Background: Current millennial-generation dental students have learning preferences which differ from students of the past. Today's dental students strongly embrace cutting edge technologies, and respond well to a pre-clinical educational curriculum which embraces Evidence-Based Dentistry. Aim: Using the elements of Chickering and Gamson's Seven Principles of Good Practice in Higher Education, this study examined the effectiveness of a contemporary teaching model which differs from the traditional passive “teaching and instruction” approach. Materials and Methods: The Institutional Review Board approved this study. Students from the combined classes of 2012 and 2013 (180 of 191) completed a 25 question survey to evaluate the effectiveness of a teaching model in Pre-clinical Endodontics. Survey questions assessed relevance of class materials, professionalism, and motivation, as well as all facets of the Teaching Model. Scoring employed a three point Likert scale: Excellent (3); Good (2); and, Poor (1). Descriptive statistics were used to determine students' perceived understanding of the course. The comparison between students' mean responses in the sophomore class of spring 2012 and the class of spring 2013 was conducted using a two sample independent t-test to test for differences in mean scores among the two groups. The survey instrument used in this class assessed encouragement of contact between students and faculty (Principle 1); development of reciprocity and cooperation among students (Principle 2); encouragement of active learning (Principle 3); prompt feedback (Principle 4); emphasis of time on task (Principle 5); communicating high expectations (Principle 6); and respecting diverse talents and ways of learning (Principle 7). Results: This paper highlights a newly designed Teaching Effectiveness Model to teach pre-clinical Endodontics to sophomore dental students. Statistical analysis of Likert scale data demonstrated a relationship between the Seven Principles and the Teaching Effectiveness Model. Conclusion: The effectiveness of this teaching model was confirmed by the high pass rate scores (98, 100%) in 2012 AND 2013 classes on the endodontic section of both the written National Board of Dental Examiners and the endodontic section of the clinical state and regional board licensing exams.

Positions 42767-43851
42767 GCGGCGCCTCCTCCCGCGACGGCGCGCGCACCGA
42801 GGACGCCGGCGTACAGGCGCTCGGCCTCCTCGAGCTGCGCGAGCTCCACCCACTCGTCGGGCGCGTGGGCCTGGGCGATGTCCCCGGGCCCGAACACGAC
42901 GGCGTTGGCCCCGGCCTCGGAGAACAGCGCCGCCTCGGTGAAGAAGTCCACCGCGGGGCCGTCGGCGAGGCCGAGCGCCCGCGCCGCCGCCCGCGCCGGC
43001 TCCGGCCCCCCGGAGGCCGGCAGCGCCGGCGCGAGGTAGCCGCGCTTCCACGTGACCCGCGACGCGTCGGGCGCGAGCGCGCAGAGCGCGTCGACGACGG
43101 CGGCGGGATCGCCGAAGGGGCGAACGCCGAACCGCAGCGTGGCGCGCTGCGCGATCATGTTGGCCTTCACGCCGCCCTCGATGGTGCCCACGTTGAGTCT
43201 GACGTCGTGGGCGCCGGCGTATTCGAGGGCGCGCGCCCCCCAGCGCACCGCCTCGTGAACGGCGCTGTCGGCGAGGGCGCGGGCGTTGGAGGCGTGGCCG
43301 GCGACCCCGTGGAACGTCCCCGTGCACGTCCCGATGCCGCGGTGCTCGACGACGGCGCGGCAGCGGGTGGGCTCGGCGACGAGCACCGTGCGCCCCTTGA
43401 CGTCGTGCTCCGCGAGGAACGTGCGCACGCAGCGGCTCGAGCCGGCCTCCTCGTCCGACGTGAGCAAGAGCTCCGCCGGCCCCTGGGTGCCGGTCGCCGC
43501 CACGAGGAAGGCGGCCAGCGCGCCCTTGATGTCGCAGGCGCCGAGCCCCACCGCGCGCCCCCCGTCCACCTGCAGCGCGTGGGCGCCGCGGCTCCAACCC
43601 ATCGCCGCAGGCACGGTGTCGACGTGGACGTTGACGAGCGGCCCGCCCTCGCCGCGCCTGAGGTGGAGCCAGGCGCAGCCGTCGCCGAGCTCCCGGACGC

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Dental students' perception regarding their training on geriatrics
Luis Gustavo Souza, Renato José De Marchi, Soraya Fernandes Mestriner, Patricia Távora Bulgarelli, Alexandre Favero Bulgarelli
January-June 2017, 7(1):15-18